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From "William A. Rowe, Jr." <>
Subject Re: cvs commit: httpd-2.0/docs STATUS
Date Fri, 11 Apr 2003 18:26:40 GMT
At 05:59 AM 4/11/2003, Ben Laurie wrote:
>William A. Rowe, Jr. wrote:
>> [...] you are falling into the trap of mixing content-type and content-encoding 
>> here.
>I don't believe I am!

Ok... so let's look at the tail of the remaining issues...

>>  About the only thing we could introduce is support for a directive;
>>   AddContentEncoding: identity
>> But the biggest issue is that we should never be sending those files as
>> gzip encoded.  You really want to have to re-gzip the file you just downloaded
>> in order to check it's pgp signature, because your browser automatically
>> un-gzips based on content-encoding?  (They generally will, by the rfc.)
>Well, one obvious answer to that is to also sign the unzipped tarball.
>But I agree that if the intent is to have the file arrive intact at the
>other end, we should not give it a content-encoding of x-gzip.

Right.  We can react two ways here...

one, grow the ability for an extention such as tar.gz (if they occur seqentially
in that order) for our Add{MimeProperty} directives.

two, don't use .gz for both type: application/x-gzip and encoding: x-gzip.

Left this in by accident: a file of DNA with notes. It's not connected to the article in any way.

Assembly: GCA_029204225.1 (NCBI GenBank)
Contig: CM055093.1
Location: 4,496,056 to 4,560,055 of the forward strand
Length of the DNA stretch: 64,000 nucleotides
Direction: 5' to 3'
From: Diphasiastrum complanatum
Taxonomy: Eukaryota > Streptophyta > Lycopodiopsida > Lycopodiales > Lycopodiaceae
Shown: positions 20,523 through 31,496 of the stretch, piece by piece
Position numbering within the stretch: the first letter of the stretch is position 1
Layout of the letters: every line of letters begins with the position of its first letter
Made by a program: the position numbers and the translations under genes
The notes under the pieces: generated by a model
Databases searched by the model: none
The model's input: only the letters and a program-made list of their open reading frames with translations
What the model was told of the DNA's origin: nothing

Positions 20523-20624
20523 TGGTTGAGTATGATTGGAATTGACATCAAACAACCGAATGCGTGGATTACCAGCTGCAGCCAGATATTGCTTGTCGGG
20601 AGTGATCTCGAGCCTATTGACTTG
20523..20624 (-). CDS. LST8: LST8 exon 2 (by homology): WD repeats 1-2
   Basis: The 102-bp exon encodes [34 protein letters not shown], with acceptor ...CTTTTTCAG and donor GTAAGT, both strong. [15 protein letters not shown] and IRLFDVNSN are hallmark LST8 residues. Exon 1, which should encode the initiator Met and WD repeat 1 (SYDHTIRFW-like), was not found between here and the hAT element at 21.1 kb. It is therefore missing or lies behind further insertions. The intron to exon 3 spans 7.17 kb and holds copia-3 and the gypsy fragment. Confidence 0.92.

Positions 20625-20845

That seems pretty obvious to me... you can't have things both ways.

And I suggested that we might want to define .gze for files that aren't reallly
'application/x-gzip', but really encoding of x-gzip.  It wouldn't replace the
content-type at all... so take my example below, name it my.log.gze and
you force it to use to the first case below (assuming content-type for .log
is set up text/plain)...

>> my.log.gz - what headers should that have?
>> It must either be;
>>   Content-Type: text/plain
>>   Content-Encoding: x-gzip
>> -or-
>>   Content-Type: application/x-gzip
>> And of these two different responses to the browser, 98% of the world
>> is expecting the later.  For the other 2% - the former can be enabled
>> (and directives will be left, commented out) and is certainly very useful.
>Either is correct, surely - it depends on what you want to happen when
>the client receives it, right?


>> On we are always using the second case, AFAICT.
>Even when it is actually an md5? Now I'm confused!

No... the last extention we encounter overrides previous extentions
matching mime fields.  So, md5 today replaces any other content-type
with text/plain (or could use text/x-sig, etc).  

What was broken was that md5 changes the content type, but doesn't
affect the content encoding field.

So the remaining questions;

*) Do we want to support AddContentEncoding: identity?
   (and have the headers-core remove the content-encoding tag identity
    before transmitting the headers, to comply with the rfc).

*) Do we want to support 'multi-extention' Add{Foo} directives - such as
   the combination tar.gz or other combined meanings?

*) Should we provide an example such as '.gze' to distinguish 
   gzip-encoded documents from gzip content type documents 


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